Oakley United Methodist Church
Wednesday, July 18, 2018
Bringing Joy to God and Our Neighbors
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“Making Disciples” 

     Someone once asked me, “Why don’t we do an altar call?” I didn’t have a very good answer right off the top of my head – but I promised to get back to them as soon as I could. What follows is the longer version of the reasoning I provided to them, much of which is based on an article by a pastor named Jeff Clarke.

     First of all – it’s not biblical. There is no precedent in the Bible for this type of evangelism. Jesus did not call us to make converts, he called us to make disciples. Asking people to immediately make a decision, and spending little to no time helping them to become disciples is like telling someone only half a story – then leaving them to figure out the rest on their own.

     If we only tell people half of the story, we’ll end up with people who only want that half. In other words, they will want the sins forgiven and save me from hell part, but they will be less excited about the Kingdom building work that demands dedication and total allegiance to the call.

     When Jesus, "Follow me," it meant that there would be costs involved. "Follow me" is not a part-time job we work at for an hour or so on Sunday morning, it’s a full-time job that requires us to be in service to others.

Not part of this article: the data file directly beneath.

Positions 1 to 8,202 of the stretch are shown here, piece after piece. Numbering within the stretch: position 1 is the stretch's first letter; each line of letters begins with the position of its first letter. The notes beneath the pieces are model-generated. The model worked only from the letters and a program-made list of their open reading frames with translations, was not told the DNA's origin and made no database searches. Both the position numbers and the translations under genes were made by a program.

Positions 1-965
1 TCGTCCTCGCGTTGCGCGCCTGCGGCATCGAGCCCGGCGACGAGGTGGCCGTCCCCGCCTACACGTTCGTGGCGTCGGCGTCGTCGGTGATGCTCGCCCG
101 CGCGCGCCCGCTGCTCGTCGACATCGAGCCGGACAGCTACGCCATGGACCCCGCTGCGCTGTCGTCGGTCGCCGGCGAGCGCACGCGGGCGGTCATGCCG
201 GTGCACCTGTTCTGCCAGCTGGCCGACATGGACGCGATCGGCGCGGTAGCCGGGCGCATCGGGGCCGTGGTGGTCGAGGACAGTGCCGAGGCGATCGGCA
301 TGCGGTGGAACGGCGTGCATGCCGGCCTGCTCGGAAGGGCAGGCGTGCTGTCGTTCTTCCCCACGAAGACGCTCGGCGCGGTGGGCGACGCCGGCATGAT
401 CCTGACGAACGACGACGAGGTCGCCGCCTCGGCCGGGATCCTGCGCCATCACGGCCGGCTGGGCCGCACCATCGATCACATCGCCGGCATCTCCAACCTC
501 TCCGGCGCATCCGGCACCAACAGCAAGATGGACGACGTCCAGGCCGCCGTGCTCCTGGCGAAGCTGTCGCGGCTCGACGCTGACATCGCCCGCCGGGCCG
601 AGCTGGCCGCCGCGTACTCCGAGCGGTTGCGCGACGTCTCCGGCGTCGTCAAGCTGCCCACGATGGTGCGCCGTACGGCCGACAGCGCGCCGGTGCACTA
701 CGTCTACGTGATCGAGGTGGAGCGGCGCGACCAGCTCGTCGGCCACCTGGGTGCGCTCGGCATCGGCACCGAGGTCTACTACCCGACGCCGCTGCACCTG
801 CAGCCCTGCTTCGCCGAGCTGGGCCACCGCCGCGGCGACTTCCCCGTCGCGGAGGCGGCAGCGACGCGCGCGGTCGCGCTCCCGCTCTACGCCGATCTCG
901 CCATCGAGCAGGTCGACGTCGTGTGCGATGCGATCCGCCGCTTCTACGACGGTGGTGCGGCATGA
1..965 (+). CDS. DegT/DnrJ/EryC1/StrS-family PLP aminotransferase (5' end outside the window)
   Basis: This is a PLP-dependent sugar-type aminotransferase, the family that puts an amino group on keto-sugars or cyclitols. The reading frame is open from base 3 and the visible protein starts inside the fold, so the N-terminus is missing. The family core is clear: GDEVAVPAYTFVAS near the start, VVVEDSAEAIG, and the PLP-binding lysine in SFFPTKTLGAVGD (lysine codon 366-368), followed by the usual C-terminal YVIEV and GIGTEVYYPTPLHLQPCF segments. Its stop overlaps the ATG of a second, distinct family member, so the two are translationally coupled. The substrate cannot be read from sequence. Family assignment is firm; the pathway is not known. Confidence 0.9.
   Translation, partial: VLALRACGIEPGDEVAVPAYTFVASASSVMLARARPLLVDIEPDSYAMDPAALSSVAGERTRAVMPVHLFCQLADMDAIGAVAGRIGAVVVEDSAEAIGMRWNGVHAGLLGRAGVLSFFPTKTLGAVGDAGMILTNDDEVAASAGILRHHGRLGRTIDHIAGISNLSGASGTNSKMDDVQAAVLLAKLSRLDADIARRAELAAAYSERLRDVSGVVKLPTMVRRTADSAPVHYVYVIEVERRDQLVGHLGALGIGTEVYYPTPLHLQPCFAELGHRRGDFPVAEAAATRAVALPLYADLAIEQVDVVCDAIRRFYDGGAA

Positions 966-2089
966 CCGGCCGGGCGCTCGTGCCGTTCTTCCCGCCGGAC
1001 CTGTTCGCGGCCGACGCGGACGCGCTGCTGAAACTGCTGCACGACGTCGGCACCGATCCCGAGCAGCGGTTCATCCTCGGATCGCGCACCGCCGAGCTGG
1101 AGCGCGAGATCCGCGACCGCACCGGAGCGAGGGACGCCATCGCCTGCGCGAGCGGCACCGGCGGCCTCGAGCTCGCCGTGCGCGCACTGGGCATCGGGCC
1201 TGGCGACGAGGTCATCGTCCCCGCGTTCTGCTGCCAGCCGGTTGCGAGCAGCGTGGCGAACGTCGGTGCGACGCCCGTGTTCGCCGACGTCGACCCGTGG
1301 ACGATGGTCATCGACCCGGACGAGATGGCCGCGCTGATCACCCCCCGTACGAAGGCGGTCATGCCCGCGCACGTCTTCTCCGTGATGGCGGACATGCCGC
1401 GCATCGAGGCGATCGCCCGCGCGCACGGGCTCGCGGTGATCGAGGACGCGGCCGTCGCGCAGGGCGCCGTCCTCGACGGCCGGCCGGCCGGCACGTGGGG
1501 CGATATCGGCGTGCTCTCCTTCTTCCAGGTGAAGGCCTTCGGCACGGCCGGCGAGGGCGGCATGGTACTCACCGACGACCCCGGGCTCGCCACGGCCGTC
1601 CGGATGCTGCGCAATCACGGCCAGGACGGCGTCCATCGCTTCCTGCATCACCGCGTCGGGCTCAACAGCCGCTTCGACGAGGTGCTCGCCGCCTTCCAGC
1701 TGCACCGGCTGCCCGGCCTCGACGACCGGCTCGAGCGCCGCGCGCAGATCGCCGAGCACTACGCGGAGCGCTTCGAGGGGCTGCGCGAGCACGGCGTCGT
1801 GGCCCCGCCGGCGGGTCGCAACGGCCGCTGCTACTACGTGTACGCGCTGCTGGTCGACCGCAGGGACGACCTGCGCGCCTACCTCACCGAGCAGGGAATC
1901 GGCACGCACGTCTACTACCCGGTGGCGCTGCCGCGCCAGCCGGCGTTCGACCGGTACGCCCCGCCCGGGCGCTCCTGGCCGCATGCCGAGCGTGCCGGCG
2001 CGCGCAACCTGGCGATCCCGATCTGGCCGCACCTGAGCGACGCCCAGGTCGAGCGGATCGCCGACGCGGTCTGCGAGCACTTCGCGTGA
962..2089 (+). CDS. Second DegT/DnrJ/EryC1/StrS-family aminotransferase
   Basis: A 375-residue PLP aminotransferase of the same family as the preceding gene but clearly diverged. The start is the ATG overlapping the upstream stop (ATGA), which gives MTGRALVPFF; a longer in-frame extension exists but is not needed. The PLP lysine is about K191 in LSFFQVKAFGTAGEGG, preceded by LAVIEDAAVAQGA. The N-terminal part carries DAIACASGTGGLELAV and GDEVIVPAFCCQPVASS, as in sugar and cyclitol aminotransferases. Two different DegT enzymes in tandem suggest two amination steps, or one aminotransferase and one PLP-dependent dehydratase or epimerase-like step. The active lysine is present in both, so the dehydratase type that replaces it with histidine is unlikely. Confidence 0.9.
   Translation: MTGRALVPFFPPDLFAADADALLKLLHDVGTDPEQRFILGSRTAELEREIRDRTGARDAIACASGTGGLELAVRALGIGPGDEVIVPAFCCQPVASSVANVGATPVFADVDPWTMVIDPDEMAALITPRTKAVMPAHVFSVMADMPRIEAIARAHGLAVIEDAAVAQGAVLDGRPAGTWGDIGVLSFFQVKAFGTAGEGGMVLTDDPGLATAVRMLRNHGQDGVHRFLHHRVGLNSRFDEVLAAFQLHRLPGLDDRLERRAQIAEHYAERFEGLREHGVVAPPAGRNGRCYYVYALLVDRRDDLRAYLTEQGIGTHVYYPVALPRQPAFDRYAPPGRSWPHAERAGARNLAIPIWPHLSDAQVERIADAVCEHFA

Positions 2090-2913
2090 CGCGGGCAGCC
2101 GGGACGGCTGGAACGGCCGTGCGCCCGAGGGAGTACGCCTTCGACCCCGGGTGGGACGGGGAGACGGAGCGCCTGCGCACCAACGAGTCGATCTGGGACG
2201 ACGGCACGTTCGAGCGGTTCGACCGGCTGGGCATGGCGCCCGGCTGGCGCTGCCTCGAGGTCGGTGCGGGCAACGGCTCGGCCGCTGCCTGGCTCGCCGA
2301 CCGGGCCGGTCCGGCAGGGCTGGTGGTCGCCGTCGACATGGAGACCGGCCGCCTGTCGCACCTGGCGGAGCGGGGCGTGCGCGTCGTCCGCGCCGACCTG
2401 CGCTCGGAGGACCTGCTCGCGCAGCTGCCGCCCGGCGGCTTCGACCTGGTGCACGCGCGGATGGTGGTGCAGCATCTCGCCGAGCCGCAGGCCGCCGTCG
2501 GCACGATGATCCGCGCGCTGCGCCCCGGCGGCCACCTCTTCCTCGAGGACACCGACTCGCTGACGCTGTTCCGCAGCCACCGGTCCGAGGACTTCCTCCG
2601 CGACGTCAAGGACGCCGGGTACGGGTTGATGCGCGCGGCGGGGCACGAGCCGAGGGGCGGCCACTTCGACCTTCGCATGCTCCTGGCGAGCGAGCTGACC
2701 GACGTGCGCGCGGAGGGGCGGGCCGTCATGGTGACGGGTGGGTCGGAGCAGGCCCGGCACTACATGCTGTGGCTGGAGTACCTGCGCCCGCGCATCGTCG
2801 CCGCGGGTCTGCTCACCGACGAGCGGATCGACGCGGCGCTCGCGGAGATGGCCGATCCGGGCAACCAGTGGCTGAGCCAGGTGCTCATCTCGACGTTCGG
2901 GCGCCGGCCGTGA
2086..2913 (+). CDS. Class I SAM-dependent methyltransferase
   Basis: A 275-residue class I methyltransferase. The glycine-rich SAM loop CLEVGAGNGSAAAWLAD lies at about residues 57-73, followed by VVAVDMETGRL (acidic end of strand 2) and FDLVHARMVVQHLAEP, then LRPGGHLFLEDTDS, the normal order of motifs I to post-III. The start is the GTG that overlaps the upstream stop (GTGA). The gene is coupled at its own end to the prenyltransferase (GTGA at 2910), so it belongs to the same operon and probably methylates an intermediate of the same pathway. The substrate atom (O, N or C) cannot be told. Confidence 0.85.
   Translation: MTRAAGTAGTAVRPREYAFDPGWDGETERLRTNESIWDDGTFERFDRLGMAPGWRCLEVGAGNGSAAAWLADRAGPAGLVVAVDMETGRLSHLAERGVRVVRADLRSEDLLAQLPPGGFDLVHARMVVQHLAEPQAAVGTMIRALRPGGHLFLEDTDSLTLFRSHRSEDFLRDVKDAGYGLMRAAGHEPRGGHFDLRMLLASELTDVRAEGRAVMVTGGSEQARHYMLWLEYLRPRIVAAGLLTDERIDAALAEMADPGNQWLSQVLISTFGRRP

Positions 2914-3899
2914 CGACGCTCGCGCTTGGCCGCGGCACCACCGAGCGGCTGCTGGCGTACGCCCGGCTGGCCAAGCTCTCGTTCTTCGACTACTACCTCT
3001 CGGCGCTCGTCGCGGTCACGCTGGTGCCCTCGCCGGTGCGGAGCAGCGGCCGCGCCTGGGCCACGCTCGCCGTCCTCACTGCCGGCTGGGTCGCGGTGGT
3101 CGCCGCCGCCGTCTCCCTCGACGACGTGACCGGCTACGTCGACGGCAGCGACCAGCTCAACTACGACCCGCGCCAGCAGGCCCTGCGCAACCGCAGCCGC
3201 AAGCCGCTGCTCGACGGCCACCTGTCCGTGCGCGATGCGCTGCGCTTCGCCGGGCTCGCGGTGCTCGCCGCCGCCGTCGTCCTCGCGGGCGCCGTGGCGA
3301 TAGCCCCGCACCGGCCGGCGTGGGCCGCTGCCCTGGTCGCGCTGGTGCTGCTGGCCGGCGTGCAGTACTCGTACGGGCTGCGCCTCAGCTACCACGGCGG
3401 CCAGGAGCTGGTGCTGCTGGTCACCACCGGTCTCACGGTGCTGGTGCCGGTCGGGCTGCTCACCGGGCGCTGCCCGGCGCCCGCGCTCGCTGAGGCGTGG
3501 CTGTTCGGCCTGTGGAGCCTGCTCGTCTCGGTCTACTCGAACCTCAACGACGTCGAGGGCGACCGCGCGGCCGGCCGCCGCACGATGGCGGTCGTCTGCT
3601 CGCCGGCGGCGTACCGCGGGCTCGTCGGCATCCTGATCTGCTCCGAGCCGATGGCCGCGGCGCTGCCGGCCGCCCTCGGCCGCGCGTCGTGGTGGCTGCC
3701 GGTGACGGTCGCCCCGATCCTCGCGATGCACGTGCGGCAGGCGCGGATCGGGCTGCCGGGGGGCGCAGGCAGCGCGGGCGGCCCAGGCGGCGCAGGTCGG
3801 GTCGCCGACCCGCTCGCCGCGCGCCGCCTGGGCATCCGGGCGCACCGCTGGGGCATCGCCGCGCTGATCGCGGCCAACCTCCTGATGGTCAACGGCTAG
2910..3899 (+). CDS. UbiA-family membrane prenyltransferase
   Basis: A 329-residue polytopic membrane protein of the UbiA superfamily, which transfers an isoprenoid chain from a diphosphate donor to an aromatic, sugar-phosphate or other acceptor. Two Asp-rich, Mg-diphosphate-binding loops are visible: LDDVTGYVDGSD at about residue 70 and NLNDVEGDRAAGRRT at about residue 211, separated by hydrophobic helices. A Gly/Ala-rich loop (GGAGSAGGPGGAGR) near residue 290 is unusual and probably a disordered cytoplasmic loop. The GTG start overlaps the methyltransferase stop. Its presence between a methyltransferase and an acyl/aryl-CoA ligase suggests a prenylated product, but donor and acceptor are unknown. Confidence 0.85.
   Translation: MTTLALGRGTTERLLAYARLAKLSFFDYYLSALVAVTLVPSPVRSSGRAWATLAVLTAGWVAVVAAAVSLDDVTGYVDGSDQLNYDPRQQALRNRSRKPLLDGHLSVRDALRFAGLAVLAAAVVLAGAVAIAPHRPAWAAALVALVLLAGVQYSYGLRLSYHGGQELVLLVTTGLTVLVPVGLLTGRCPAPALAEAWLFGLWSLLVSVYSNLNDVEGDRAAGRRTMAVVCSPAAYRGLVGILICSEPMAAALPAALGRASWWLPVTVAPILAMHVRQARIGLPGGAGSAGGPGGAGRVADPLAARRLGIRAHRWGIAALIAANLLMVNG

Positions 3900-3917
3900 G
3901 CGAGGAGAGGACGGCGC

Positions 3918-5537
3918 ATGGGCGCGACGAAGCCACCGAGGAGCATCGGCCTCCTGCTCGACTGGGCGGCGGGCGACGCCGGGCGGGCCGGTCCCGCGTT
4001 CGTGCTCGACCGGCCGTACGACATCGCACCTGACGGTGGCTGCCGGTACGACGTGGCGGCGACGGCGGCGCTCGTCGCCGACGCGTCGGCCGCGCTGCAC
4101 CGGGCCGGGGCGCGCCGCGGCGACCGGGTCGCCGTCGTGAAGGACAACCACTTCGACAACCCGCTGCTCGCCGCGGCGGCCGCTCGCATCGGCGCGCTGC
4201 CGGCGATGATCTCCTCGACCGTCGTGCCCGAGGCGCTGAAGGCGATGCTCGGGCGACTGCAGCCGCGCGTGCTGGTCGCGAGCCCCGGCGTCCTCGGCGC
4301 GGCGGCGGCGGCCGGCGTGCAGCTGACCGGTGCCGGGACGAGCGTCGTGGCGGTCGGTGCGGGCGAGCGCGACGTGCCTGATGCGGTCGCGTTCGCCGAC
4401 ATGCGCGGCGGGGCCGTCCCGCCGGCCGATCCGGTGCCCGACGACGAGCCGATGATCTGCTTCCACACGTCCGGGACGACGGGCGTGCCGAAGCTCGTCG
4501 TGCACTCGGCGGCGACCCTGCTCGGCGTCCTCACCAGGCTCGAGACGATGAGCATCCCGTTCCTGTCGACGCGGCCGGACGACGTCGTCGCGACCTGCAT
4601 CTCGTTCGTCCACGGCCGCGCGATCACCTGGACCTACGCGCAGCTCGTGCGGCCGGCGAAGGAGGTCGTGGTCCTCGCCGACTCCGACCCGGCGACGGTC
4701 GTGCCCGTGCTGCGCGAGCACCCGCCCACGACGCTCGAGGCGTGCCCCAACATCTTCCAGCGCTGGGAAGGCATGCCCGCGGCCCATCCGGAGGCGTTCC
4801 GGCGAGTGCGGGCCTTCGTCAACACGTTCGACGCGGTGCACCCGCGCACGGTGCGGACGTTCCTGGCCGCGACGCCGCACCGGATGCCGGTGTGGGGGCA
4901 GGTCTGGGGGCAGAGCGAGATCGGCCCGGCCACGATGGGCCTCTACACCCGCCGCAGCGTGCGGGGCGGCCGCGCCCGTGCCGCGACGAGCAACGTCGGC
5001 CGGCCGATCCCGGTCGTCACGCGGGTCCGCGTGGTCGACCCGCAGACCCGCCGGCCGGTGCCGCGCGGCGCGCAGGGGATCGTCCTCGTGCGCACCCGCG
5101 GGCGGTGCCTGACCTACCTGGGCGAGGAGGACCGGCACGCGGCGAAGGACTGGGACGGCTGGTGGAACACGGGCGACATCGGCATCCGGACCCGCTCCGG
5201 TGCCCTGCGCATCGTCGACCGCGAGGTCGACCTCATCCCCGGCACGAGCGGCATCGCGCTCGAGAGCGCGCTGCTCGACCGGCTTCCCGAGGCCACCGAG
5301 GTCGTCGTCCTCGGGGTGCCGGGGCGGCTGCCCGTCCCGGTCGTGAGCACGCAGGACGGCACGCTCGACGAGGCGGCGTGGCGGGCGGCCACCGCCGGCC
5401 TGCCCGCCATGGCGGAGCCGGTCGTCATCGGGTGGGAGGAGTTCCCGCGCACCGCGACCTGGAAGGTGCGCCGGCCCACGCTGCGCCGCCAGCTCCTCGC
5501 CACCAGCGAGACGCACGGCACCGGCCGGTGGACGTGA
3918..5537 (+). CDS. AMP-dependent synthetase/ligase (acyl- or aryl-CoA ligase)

Yes, asking people to make a commitment to follow Jesus is an important part of the process. However, our calling extends beyond inviting them to take that first critical step and just convert, we are asking them to take many, many more steps in dedicating their entire lives to Christ and joining us in our quest of Kingdom building in this world.

     We don’t do an altar call because a weak invitation to follow Jesus will only create weak followers. We need to be busy in the continual process of discipleship that results in a lifetime of loving devotion to Christ and his Church, rather than  a short-lived, saved-from-our-sins, get-out-of-hell-free-card, system of salvation. 

     After all, Jesus never promised anyone a rose garden. In fact, he told us to expect quite the opposite—persecution, imprisonment, torture, even death. To promise people anything else is to set them up for failure. We are called to make disciples—not converts. 

 
Blessings, Peace, and Love, 

Pastor Vic